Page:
4. Mint the initial balances using a script, split the minting to around 100 accounts per transaction
  5. Verify all the balances
  6. Call finishMinting on the contract
  7. Set a new owner and whitelist manager account (e.g. use two different addresses from a hardware wallet)
  8. Transfer away the remaining Ether from the temporary account


The StonToken smart contract also stores a whitelist of addresses. This whitelist has no direct influence on the token transfers, however it can be queried from external for additional functionality. Its entries can be managed by the whitelist manager using the addWhitelist and removeWhitelist functions, they each take the address to modify as parameter and will emit a WhitelistEdit event (if the whitelist status of the account changed).

For bulk edits there is a modifyWhitelistMultiple function, it takes an array of accounts to change and the new whitelist status (true for whitelisted or false for not whitelisted) as parameter. It will also emit a WhitelistEdit event, however unlike the simple add and remove function, it will always emit an event. This saves on the gas cost, as the check for the current account status is quite expensive.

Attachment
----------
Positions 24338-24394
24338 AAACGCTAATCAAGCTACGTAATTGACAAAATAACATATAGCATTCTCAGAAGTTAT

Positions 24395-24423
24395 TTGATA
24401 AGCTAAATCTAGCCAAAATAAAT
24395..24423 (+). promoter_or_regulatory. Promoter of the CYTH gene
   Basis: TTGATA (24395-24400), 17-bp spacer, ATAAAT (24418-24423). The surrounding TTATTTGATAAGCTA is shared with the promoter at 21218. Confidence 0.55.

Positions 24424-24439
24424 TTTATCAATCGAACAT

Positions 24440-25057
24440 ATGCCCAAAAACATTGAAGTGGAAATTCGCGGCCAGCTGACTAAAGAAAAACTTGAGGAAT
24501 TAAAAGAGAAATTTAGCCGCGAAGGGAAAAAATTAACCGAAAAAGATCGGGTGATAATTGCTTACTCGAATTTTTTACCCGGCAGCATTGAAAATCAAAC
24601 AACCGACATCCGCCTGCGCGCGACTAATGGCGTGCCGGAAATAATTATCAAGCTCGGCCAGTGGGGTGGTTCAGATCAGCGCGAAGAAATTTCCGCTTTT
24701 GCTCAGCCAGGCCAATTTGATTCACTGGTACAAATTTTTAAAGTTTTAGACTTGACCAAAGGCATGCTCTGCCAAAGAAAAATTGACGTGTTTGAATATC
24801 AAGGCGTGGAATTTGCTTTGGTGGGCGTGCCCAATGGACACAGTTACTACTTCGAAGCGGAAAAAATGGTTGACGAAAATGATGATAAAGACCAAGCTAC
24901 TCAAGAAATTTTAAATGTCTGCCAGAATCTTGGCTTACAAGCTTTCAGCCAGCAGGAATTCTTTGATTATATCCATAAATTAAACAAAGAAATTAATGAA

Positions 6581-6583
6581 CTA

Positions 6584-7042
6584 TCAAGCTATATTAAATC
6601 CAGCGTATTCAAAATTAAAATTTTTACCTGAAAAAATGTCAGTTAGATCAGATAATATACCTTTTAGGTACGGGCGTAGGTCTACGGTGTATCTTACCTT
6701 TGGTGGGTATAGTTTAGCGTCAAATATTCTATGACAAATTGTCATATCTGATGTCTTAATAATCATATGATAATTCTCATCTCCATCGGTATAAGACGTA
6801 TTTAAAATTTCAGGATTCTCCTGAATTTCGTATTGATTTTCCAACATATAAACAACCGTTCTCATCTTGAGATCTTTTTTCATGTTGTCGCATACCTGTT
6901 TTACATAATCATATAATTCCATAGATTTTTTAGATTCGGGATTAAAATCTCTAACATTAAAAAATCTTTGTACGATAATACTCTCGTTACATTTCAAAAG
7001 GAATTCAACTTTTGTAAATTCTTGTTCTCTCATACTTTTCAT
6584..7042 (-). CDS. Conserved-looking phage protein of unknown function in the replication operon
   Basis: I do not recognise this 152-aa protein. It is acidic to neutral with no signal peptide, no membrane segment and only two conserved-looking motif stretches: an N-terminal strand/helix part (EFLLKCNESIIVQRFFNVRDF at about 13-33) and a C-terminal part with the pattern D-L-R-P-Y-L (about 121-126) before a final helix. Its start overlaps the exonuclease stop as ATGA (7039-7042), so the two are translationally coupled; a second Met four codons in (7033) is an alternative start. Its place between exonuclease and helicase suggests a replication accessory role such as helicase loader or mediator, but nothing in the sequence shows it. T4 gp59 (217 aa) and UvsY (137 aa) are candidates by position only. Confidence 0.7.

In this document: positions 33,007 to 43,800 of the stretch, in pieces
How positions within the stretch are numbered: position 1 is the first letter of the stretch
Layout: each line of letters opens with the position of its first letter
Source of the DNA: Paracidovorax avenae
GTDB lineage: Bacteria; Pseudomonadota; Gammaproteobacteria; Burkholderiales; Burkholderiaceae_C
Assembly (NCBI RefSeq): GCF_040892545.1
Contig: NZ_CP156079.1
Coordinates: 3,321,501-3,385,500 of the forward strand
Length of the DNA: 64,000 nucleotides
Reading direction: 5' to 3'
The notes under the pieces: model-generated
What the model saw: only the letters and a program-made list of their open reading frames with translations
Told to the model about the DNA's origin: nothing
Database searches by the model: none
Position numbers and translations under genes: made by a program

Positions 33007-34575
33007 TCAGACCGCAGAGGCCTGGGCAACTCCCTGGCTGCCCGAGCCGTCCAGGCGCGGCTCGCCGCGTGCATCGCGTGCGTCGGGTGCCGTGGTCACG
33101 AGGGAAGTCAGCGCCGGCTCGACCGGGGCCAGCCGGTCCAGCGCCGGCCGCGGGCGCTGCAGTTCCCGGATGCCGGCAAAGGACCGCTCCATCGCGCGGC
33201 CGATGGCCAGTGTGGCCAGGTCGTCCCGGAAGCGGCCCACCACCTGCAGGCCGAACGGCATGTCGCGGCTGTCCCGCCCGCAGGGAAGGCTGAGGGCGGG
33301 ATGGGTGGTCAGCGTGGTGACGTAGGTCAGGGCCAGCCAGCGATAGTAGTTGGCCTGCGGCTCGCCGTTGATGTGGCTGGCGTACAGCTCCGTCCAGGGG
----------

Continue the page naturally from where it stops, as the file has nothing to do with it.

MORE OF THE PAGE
For voting an additional Vote smart contract has to be deployed. To provide additional metadata, this contract can be expanded and customized for each vote. An example contract (VoteExample) was implemented in contracts/VoteExample.sol along with corresponding tests in test/voteExample.js. In addition to the voting logic it only contains some metadata, such that the user can check the voting topic.